T

Transcription j"

I Replication y 5' Input virion RNA(-)

I Replication

Replication

| Replication

Fig. 29-2 Genome structure of vesicular stomatitis virus and its mode of replication Wide bars indicate genes and their relative sizes; narrow bars indicate noncoding nucleotide sequences; the long narrow bar indicates {+) strand complementary RNA The N protein-RNA core plus the NS and L proteins comprise the transcription complex Polyadenylation, signaled by the conserved sequence AljACUUUUUUU at the end of each gene, occurs by a "stuttering" mechanism. RNA replication occurs through a replicative intermediate (•+/-) dsRNA le, leader, N, nucleoprotein; P (NS), nonstructural protein; M, matrix protein; G, peplomer glycoprotein, L, with P, comprises RNA polymerase.

Viral Replication

Laboratory-adapted ("fixed") and wild-type ("street") rabies virus, and vesicular stomatitis virus, replicate to high titer in the brains of suckling mice and in many kinds of cell cultures. Most of our-knowledge of rhabdovirus replication comes from studies of vesicular stomatitis virus (Fig. 29-2).

Virions bind to receptors via glycoprotein G, enter the cell by endocytosis, and are uncoated, releasing the nucleocapsid into the cytoplasm where all subsequent events occur. Primary transcription by the viral transcriptase complex (L + P) produces five monocistronic mRNA species in the order N, P (NS), M, G, and L. Each of these is 5' capped and 3' polyadenylated by the multifunctional enzyme encoded by the L protein. Because there is only a single promoter it is postulated that polyadenylation occurs via polymerase slippage at each intergenic stretch of seven U residues and that, with an efficiency of less than 100%, the transcriptase complex then moves on to the next open reading frame. This is consistent with the observation that the five genes are transcribed in decreasing molar abundance from N at the 3' end through to L at the 5' end of the genome. Transition to the replication mode requires synthesis of a protein, thought to be N protein, which somehow enables the polymerase to read through all the intergenic transcription termination, polyadenylation, and capping signals to produce a full-length authentic complementary copy of genomic RNA. Both plus and minus strands associate with nucleoprotein, but only minus strands associate with M and trigger budding from those areas of plasma membrane that contain glycoprotein G.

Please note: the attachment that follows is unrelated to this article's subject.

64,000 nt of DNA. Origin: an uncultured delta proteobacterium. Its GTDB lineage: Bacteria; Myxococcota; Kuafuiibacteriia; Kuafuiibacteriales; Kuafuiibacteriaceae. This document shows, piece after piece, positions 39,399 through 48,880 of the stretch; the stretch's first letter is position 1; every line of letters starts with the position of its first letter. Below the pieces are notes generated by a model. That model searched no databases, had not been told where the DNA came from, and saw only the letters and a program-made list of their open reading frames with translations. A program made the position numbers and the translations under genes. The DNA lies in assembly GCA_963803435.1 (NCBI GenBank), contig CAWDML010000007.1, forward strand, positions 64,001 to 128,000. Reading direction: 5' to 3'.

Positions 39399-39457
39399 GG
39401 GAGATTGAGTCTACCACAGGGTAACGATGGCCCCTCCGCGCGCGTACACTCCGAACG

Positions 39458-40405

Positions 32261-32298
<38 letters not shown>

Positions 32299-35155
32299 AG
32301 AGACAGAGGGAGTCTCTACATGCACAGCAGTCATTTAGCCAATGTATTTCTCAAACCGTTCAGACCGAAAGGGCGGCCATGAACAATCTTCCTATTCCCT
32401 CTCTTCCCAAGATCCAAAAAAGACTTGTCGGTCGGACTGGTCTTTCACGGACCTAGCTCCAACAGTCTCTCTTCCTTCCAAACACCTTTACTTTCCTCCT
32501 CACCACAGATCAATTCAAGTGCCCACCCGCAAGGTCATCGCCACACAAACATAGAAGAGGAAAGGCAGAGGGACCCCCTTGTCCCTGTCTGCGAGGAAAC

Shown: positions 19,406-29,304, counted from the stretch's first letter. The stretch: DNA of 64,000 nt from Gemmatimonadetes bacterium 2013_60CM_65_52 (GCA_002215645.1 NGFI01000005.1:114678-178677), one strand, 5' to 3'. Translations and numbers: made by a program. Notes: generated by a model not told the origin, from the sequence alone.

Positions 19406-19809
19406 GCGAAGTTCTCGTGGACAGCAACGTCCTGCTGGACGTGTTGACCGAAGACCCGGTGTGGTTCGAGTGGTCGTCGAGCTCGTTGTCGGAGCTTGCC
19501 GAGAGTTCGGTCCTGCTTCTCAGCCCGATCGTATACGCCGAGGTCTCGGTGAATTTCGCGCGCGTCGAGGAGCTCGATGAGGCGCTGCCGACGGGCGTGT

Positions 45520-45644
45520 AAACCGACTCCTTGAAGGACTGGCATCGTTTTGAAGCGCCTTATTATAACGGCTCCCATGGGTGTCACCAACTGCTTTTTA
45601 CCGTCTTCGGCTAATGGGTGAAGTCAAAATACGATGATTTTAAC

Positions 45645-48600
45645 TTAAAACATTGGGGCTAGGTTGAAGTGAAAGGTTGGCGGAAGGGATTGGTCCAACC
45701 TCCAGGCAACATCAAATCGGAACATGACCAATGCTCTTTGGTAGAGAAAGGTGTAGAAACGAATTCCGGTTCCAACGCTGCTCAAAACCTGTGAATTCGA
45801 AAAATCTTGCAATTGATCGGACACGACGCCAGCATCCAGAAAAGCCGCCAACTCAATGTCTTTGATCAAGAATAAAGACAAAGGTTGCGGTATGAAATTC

Replication of vesicular stomatitis virus usually causes rapid cytopathol-ogy (thought to be attributable to inhibition of cellular mRNA transcription by protein M), but the replication of rabies virus is usually noncytopathic. Defective interfering (DI) virus particles are commonly formed during rhabdovirus replication. These are shorter and have a smaller RNA molecule than normal infectious particles, with complex deletion mutations in their genome (see Chapter 4).

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Stuttering Simple Techniques to Help Control Your Stutter

Stuttering Simple Techniques to Help Control Your Stutter

Discover Simple Techniques to Help Control Your Stutter. Stuttering is annoying and embarrassing. If you or a member of your family stutters, you already know the impact it can have on your everyday life. Stuttering interferes with communication, and can make social situations very difficult. It can even be harmful to your school or business life.

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